Workplace Violence & Harassment:
What can you do about it?
Workplace sexual violence and harassment costs time and money for employers and the victims. A Queens University poll showed that 23% of Canadians have experienced workplace harassment. Another survey showed that 28% of Canadians have experienced sexual harassment. According to an International Labour Organization, Canada is ranked among the highest for workplace assault and sexual harassment.
Some provinces are taking action by strengthening our existing legislation. In Ontario, Bill 168 was an Act to amend the Occupational Health and Safety Act with respect to violence and harassment in the workplace. The legislation gives more details to employer duties that relates to workplace violence and harassment. Later in 2015, Bill 132 was introduced to amend the legislation to include sexual violence, sexual harassment and domestic violence.
4S spoke with Joe Watkins, the co-author of the Pocket Ontario OH&S Act and Regulations. He has been providing specialized health and safety services since 2004, with a particular emphasis on legislated roles and responsibilities.
Here’s what he had to say.
Q. Joe, what were some of the prevalent workplace violence situations you came across?
Speaking only to one aspect of workplace violence, I have witnessed incidents where persons have retaliated in a violent manner for wrongful and/or perceived wrongful acts against them. When a person is driven to act out, it really doesn’t matter whether it was a perceived wrong or an actual wrong – the impact of their actions is the same.
There are also times when persons have acted in a violent manner simply because they know no other way to deal with issues. There are a lot of people who come into the workplace from less than ideal worlds or upbringings. The workplace is a significant source of both pleasure and pain. If a person is limited in coping skills, it is difficult for them to overcome their past behaviours and experiences simply because they are at work.
Yet, the workplace is a unique setting where others can offer support and provide guidance as to what is acceptable and what is not and equally important, the workplace can provide positive examples and policies to establish acceptable levels of behavior.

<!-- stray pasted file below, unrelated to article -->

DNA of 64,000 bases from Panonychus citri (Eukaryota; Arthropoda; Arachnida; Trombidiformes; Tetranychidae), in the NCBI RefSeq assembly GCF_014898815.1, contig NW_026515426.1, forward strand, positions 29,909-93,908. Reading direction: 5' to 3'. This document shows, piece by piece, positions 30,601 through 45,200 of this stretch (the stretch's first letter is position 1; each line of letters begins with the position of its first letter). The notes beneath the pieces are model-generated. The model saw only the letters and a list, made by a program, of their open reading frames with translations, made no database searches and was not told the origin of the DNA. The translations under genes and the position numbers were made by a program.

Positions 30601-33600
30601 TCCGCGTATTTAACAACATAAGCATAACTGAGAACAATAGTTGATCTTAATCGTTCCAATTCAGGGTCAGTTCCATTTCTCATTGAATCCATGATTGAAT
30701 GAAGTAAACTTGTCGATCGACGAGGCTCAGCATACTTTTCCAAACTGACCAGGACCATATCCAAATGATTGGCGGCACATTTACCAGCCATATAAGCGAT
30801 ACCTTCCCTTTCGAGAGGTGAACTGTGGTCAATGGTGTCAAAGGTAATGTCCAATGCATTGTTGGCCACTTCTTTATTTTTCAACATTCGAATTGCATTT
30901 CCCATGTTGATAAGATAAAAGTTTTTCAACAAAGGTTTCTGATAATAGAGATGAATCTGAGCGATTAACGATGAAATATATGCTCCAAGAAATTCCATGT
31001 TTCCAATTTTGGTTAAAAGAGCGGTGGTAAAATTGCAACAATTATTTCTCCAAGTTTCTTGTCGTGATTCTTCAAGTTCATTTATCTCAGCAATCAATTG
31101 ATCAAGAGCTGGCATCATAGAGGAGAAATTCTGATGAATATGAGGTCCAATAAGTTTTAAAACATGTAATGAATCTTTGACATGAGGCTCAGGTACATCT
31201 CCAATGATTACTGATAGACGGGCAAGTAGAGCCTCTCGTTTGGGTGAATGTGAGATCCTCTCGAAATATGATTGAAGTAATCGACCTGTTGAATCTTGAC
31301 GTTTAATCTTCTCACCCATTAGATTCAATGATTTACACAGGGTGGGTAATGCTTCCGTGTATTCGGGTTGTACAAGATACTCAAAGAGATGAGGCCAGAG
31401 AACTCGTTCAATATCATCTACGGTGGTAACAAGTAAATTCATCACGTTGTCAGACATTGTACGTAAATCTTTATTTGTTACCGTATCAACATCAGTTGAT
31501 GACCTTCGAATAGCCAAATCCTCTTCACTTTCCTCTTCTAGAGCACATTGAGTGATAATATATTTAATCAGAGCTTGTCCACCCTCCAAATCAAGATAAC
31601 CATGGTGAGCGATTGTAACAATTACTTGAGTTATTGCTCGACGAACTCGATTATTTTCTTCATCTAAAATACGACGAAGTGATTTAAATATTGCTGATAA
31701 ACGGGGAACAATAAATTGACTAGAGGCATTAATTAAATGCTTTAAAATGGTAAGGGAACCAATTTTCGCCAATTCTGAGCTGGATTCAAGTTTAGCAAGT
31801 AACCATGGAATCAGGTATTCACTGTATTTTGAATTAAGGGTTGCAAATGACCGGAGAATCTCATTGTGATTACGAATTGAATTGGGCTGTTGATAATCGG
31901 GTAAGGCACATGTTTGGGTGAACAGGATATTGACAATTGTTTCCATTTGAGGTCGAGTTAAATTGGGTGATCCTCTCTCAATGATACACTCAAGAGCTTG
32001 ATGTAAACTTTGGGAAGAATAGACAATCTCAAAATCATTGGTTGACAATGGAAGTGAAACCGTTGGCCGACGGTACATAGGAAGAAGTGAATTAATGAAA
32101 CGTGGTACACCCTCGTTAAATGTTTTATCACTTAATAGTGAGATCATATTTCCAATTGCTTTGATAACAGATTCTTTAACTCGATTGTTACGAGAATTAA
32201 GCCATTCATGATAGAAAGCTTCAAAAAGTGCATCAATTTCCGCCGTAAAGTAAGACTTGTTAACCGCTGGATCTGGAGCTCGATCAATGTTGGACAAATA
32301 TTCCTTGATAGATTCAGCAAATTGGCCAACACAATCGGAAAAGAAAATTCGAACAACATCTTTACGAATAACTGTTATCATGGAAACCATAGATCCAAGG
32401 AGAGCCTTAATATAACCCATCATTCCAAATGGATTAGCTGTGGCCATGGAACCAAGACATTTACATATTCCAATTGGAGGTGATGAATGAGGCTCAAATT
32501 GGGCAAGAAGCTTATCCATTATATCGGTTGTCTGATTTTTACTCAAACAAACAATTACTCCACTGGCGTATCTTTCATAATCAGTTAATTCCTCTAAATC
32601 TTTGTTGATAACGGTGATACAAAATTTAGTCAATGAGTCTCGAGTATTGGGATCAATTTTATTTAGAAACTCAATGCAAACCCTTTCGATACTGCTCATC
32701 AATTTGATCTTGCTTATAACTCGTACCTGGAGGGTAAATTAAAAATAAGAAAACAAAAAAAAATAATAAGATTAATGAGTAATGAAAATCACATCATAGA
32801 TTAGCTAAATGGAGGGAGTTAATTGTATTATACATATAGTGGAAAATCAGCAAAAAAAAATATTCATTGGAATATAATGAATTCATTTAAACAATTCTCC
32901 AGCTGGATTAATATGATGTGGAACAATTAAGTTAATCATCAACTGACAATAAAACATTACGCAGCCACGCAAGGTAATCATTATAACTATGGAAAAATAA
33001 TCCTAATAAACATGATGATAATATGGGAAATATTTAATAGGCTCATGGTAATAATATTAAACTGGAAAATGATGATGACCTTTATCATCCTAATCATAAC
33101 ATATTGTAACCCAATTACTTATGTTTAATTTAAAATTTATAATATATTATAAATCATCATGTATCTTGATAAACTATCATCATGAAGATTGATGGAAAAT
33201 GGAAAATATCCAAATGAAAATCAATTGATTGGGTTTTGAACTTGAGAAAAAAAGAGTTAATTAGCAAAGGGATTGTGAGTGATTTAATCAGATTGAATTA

At the same time if a workplace allows inappropriate behaviours or fails to take action when it comes to their attention, everyone is put at risk.
Q. Some common harassment complaints you’ve dealt with?
Harassment takes on many forms – from rude jokes and inappropriate comments to direct efforts to harm others. The one common theme I see with harassment is centered around the issue of power. Who has the power and how to make others less powerful. The power “dynamic” is one of the underlying causes for vexatious behaviours and comments.
Q. What preventative steps can be taken to avoid any case of workplace violence & harassment?
Although we often refer to violence and harassment in the same context, any prevention activities have to be based on what we are trying to address. For example, culprit driven violence is best addressed through the elements of a robbery prevention program. How to keep people away from the workers.
Worker to worker violence needs to look at each workplace scenario to ensure preventative steps will be effective and to prevent secondary harm.
Harassment will also require much more effort to be put into prevention. The current legislation lists a number of requirements to protect a worker from workplace harassment. Most of these steps however are reactive in nature i.e. conduct an investigation, inform the employee of the results of the investigation. Little guidance is provided with regards to preventative measures i.e. duties are not specifically placed on the Employer or Supervisor to prevent harassment only to respond.
For me that is one of the best practices an employer can accomplish – place duties on a Supervisor to prevent and address harassment before the harm increases to the level of needing an investigation.
Early intervention is one of the most effective responses is some cases.
To be continued…
Stay tuned for part 2 of the conversation with Joe!